organizations, from Al Qaeda to tiny nationalist and religious groups.
Mr. Martinez, an extremely interesting artist, is making a return
biennial appearance. He contributed metal museum-admission tags reading
"I Can't Imagine Ever Wanting to Be White" to the famously political
biennial in 1993. (One of that show's curators, Thelma Golden, now
director of the Studio Museum in Harlem, is an adviser to the current
exhibition, along with Bill Horrigan of the Wexner Center for the Arts
at Ohio State University and Linda Norden, an independent curator.)
For a total immersion in the political and the personal, there's nothing
quite like Mr. Lee's television film "When the Levees Broke," which is
on continuous view in the show, though for me Coco Fusco's hourlong
video "Operation Atropos" is almost as powerful. For this exercise in
creative nonfiction, Ms. Fusco and six other women submitted to a
"prisoner-of-war interrogation-resistance program" conducted by former
United States military personnel. Technically, the whole program is a
species of docudrama performance, a highly specialized endurance
challenge. Even knowing that, the sight of men making women gradually
break down under pressure is hair-raising, as is a follow-up scene of
the women being briefed on how they can do the same to others.
The growing presence of women as military interrogators will be the
subject of a live performance by Ms. Fusco at the armory, the ideal
setting for it. And under the auspices of the nonprofit Art Production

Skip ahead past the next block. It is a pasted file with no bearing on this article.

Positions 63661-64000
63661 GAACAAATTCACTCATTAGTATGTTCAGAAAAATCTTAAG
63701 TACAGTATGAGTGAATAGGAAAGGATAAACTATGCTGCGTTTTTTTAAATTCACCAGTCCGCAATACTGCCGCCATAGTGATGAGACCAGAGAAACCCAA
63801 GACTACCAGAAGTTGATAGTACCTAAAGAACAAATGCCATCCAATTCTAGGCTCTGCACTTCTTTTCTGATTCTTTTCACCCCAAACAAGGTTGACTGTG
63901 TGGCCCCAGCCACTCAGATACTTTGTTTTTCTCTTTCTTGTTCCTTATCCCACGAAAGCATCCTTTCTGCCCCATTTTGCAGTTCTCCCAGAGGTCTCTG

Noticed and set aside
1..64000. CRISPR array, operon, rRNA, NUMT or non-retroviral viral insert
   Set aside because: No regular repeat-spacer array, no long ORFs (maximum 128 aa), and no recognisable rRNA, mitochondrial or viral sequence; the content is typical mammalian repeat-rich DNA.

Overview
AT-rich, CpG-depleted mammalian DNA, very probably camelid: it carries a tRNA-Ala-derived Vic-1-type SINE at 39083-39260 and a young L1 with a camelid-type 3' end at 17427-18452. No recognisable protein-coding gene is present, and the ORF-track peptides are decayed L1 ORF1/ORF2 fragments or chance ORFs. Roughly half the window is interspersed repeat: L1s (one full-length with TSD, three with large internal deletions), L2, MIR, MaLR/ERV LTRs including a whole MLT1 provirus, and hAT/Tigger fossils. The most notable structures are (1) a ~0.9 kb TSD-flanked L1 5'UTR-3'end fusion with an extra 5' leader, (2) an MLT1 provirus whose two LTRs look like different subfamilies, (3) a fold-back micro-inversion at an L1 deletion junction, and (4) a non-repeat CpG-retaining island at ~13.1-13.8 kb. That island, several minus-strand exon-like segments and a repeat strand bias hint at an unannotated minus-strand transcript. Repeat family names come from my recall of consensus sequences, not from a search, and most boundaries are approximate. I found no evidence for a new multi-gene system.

Fund, several other biennial artists have made site-specific works in
the building's outsize, baronial, wood-paneled halls.
In one Olaf Breuning has mustered a cute army of teapots with lava-lamp
heads. Mario Ybarra Jr.'s "Scarface Museum," composed entirely of
memorabilia related to Brian De Palma's 1983 remake of that 1932
gangster film, is in another. In a third M K Guth, an artist from
Portland, Ore., invites visitors to participate in therapeutic
hair-braiding sessions, the hair being fake, the psychological benefits
Ms. Guth's project has a sweet, New Agey expansiveness that is atypical
for this year's hermetic, uningratiating show. Ms. Pfahler and the
Voluptuous Horror of Karen Black, with their teased wigs, low-budget
props and friends-of-friends underground roots are firmly in the 2008
picture. Ms. Pfahler's Biennial stint will include a seminar on an art
movement she recently founded. Based on the idea of the attraction of
abjection, it is called "Beautalism," and a fair amount of what is in
the Whitney show qualifies for inclusion.
"Whitney Biennial 2008" runs through June 1 at the Whitney Museum of
American Art, 945 Madison Avenue, at 75th Street, and through March 23
at the Park Avenue Armory at 67th Street.
By Holland Cotter
For The New York Times